The ends of the femur and acetabulum – the hip bones – are capped with a smooth surface called articular cartilage. Cartilage protects the ends of bone; it can withstand a tremendous amount of force and is significantly smoother than ice, which allows smooth motion in the hip joint. An articular cartilage injury (or “chondral” injury), may occur following a twisting injury to the hip, a direct blow to the hip, or wear and tear as a one ages. Small pieces of articular cartilage can break off and float around in the hip as loose bodies, causing locking, catching and/or swelling.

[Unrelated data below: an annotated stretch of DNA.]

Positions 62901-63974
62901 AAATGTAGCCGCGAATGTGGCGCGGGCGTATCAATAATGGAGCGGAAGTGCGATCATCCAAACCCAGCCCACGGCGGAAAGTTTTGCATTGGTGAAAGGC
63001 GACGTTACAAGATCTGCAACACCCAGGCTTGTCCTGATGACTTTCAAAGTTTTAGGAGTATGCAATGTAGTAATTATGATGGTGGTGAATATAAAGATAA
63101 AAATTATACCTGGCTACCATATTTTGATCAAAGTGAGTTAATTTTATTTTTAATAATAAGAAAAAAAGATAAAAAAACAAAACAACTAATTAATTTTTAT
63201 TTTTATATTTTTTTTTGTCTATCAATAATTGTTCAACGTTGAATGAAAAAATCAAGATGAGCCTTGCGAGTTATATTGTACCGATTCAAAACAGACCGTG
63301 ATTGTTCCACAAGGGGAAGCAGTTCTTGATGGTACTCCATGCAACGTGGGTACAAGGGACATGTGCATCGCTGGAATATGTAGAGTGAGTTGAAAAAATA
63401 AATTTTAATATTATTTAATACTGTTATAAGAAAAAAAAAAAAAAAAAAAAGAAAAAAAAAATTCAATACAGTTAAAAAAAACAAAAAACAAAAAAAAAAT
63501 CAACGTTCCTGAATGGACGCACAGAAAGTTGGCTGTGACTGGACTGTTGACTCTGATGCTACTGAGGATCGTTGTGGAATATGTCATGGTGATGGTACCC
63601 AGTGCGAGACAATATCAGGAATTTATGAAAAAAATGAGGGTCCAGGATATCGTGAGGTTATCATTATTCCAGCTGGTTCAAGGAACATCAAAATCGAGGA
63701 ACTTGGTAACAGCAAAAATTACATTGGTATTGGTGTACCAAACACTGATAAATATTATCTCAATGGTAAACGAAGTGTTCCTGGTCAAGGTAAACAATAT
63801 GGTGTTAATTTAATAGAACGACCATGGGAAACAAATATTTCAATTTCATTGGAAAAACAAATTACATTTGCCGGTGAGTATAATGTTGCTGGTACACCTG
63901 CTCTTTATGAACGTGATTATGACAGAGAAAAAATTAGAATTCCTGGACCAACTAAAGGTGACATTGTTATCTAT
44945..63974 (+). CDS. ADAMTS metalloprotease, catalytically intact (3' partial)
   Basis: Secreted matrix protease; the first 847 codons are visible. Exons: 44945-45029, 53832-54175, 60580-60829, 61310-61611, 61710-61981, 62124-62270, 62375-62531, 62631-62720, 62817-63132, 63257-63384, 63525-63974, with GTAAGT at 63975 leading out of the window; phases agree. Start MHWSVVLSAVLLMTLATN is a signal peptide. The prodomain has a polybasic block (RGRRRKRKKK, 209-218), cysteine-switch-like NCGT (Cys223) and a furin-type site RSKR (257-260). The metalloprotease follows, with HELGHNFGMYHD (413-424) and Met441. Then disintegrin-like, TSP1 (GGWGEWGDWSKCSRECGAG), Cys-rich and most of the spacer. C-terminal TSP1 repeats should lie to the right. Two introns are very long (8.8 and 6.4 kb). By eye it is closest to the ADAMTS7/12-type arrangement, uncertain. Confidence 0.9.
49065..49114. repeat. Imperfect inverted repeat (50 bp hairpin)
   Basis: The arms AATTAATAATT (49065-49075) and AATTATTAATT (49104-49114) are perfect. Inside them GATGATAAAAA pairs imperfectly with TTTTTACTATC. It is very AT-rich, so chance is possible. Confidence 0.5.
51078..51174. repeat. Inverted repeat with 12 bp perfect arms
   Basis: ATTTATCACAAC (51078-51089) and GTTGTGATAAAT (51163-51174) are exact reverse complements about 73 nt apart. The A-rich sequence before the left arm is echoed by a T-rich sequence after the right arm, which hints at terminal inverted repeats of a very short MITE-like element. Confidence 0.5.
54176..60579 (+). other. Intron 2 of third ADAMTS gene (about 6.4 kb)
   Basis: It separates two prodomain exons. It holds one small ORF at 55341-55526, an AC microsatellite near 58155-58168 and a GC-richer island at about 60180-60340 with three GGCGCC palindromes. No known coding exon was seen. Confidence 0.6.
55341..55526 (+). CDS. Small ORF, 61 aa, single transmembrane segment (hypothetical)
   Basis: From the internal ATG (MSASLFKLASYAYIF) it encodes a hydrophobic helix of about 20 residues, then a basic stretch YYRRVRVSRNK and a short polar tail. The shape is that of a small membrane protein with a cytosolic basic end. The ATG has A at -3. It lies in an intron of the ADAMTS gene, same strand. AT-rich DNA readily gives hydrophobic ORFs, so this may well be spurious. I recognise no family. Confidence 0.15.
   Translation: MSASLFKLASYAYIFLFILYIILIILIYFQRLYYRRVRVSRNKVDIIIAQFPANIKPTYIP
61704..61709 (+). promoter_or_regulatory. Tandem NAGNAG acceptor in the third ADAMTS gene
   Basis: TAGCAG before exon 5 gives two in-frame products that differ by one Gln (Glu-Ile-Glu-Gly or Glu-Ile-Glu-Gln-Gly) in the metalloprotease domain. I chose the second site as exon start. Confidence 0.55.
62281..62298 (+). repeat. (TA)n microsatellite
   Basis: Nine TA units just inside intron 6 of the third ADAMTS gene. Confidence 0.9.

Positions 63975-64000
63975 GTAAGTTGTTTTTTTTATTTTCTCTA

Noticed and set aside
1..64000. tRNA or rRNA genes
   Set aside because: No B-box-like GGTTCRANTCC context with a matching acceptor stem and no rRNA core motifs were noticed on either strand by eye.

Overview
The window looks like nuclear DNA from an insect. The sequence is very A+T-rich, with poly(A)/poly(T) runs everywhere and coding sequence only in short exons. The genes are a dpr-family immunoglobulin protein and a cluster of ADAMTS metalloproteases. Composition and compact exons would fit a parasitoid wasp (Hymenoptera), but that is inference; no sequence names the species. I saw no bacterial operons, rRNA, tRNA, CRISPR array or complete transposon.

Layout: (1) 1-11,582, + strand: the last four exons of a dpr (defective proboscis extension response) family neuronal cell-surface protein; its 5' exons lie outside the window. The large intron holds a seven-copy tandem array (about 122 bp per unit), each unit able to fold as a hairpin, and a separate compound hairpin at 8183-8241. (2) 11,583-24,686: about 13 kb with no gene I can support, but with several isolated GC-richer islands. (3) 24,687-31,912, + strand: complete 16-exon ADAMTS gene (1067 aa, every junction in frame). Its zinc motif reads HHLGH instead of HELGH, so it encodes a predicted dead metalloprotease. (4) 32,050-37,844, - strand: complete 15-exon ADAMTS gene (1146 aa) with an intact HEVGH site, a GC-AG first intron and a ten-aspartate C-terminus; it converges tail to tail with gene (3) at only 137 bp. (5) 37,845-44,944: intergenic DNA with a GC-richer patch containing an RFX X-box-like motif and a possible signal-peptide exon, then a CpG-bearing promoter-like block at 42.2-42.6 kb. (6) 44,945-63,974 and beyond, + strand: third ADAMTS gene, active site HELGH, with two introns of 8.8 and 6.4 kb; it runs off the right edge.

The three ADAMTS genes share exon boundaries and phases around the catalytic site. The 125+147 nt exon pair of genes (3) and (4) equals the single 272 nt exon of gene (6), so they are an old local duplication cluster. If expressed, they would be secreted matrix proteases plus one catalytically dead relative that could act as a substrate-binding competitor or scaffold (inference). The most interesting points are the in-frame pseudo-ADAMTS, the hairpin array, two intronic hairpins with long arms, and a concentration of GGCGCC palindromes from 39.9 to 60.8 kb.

- Groin discomfort
- Instability with walking, turning and pivoting
- Catching or locking in the hip
Diagnosis And Treatment
Dr. Welch considers each patient’s symptoms, as well as a detailed physical examination, x-rays, and usually an MRI of the hip to make the diagnosis of cartilage injury.
In patients with limited cartilage damage in the hip, non-surgical treatment with physical therapy is usually very helpful. The physical therapy program focuses on strengthening core and hip muscles around the hip joint. Non-surgical treatment also includes activity modification, non-steroidal anti-inflammatory drugs, and on occasion, steroid or other types of injections. In those patients with recurrent symptoms, surgical intervention may be the best option.